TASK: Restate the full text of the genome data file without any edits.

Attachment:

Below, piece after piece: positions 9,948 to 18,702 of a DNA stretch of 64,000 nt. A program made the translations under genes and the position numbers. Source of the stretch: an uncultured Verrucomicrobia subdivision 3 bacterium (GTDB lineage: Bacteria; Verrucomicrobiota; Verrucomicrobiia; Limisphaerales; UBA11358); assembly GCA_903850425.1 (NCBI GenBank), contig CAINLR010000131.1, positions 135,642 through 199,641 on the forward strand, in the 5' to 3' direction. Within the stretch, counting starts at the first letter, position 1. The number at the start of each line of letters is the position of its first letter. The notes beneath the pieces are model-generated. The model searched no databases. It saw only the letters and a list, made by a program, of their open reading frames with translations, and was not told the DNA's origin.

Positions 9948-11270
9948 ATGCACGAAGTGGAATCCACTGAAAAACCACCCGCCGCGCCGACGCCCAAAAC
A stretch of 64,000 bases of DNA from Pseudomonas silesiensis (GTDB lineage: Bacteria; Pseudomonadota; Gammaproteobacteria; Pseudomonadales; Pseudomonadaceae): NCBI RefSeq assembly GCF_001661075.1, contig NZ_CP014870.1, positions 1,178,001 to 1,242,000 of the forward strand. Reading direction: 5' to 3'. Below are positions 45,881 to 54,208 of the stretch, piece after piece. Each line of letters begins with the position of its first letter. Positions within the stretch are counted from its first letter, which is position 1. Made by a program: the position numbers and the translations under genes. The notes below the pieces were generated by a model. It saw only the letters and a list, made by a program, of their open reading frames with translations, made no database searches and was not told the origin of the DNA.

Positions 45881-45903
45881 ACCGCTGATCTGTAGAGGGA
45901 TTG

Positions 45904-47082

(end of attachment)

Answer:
Below, piece after piece: positions 9,948 to 18,702 of a DNA stretch of 64,000 nt. A program made the translations under genes and the position numbers. Source of the stretch: an uncultured Verrucomicrobia subdivision 3 bacterium (GTDB lineage: Bacteria; Verrucomicrobiota; Verrucomicrobiia; Limisphaerales; UBA11358); assembly GCA_903850425.1 (NCBI GenBank), contig CAINLR010000131.1, positions 135,642 through 199,641 on the forward strand, in the 5' to 3' direction. Within the stretch, counting starts at the first letter, position 1. The number at the start of each line of letters is the position of its first letter. The notes beneath the pieces are model-generated. The model searched no databases. It saw only the letters and a list, made by a program, of their open reading frames with translations, and was not told the DNA's origin.

Positions 9948-11270
9948 ATGCACGAAGTGGAATCCACTGAAAAACCACCCGCCGCGCCGACGCCCAAAAC
A stretch of 64,000 bases of DNA from Pseudomonas silesiensis (GTDB lineage: Bacteria; Pseudomonadota; Gammaproteobacteria; Pseudomonadales; Pseudomonadaceae): NCBI RefSeq assembly GCF_001661075.1, contig NZ_CP014870.1, positions 1,178,001 to 1,242,000 of the forward strand. Reading direction: 5' to 3'. Below are positions 45,881 to 54,208 of the stretch, piece after piece. Each line of letters begins with the position of its first letter. Positions within the stretch are counted from its first letter, which is position 1. Made by a program: the position numbers and the translations under genes. The notes below the pieces were generated by a model. It saw only the letters and a list, made by a program, of their open reading frames with translations, made no database searches and was not told the origin of the DNA.

Positions 45881-45903
45881 ACCGCTGATCTGTAGAGGGA
45901 TTG

Positions 45904-47082